Eliciting tribal preferences for community engagement in implementing the Cheyenne River Sioux's locally designed and financed public health system Grant uri icon


  • The Foundation initiative, Systems for Action: Services and Systems Research to Build a Culture of Health, was designed to form the evidence base for the public health services and systems research (PHSSR) needed to build a Culture of Health, by: (1) supporting PHSSR focused on advancing a Culture of Health and real-world applications of that research; and (2) establishing satellite centers throughout the United States that will provide additional capacity to identify, develop, and oversee new and emerging areas of research within the field.This study evaluates a novel mechanism for integrating the delivery of medical care, public health and social supports for the Cheyenne River Sioux Tribe (CRST). Like many racial and ethnic minorities, American Indians face disproportionately higher rates of disease and mortality. Compared to the general US population, the rate of diabetes in the American Indian/Alaska Native population is double and infant mortality rates are over 1.3 times higher. In South Dakota, infant mortality rates among American Indians are even higher, at almost double those found in the general US population. Poverty rates are high and access to services is limited. This initiative will implement the first locally designed and financed public health program for the people of the Cheyenne River Sioux Tribe. The Tribal Health Council's public health plan, named the Tasina Luta (or "Red Blanket"), was developed in response to lack of coordination, access, and limited utilization of services for approximately 8,000 CRST members living in rural South Dakota. Using a Community-Based Participatory Research approach, Texas A&M University and the Tribal Health Council of the CRST will: (1) elicit Tribal values and preferences regarding community engagement techniques to implement the Tasina Luta; (2) enhance program implementation through effective dissemination and promotion efforts that encourage community engagement and participation; (3) examine the relationship between an internally developed public health program within the CRST and external state and federal agencies in an environment with historically inconsistent collaboration; and 4) advance knowledge of how program diffusion is affected by the interplay of strong links among community members and somewhat weaker social ties with external contacts. Findings from this work could inform multiculturally inclusive public health programming in communities with strong social bonds.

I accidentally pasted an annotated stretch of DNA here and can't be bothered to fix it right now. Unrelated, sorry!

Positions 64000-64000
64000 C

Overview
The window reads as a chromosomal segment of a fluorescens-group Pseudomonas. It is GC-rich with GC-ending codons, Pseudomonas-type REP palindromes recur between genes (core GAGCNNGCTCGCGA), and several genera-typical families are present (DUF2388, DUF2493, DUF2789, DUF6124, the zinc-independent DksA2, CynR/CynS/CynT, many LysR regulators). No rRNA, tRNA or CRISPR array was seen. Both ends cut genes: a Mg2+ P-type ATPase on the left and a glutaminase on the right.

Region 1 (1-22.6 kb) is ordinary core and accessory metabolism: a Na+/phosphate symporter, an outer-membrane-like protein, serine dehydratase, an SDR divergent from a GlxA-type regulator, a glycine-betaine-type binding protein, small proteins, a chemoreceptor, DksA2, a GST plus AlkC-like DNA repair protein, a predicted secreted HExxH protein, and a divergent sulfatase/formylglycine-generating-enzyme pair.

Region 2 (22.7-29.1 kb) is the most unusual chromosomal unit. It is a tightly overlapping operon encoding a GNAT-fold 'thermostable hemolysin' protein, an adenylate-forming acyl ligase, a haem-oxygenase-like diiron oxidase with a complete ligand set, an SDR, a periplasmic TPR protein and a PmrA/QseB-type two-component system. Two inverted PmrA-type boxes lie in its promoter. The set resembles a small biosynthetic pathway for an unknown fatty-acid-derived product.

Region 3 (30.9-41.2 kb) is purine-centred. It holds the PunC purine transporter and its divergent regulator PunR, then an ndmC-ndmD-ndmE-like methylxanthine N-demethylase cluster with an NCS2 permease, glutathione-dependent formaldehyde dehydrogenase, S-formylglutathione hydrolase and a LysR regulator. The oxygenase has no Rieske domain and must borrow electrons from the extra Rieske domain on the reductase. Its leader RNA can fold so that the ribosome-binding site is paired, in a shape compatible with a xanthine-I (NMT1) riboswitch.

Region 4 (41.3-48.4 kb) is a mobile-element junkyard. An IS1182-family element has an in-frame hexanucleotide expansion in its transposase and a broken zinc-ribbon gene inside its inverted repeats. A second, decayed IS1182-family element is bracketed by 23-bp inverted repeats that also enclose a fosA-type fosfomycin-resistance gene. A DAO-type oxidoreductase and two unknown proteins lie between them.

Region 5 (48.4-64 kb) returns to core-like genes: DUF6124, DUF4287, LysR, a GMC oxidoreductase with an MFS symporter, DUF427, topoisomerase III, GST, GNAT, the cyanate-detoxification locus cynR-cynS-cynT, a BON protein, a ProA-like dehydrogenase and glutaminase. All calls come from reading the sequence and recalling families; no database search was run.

date/time interval

  • 2017 - 2018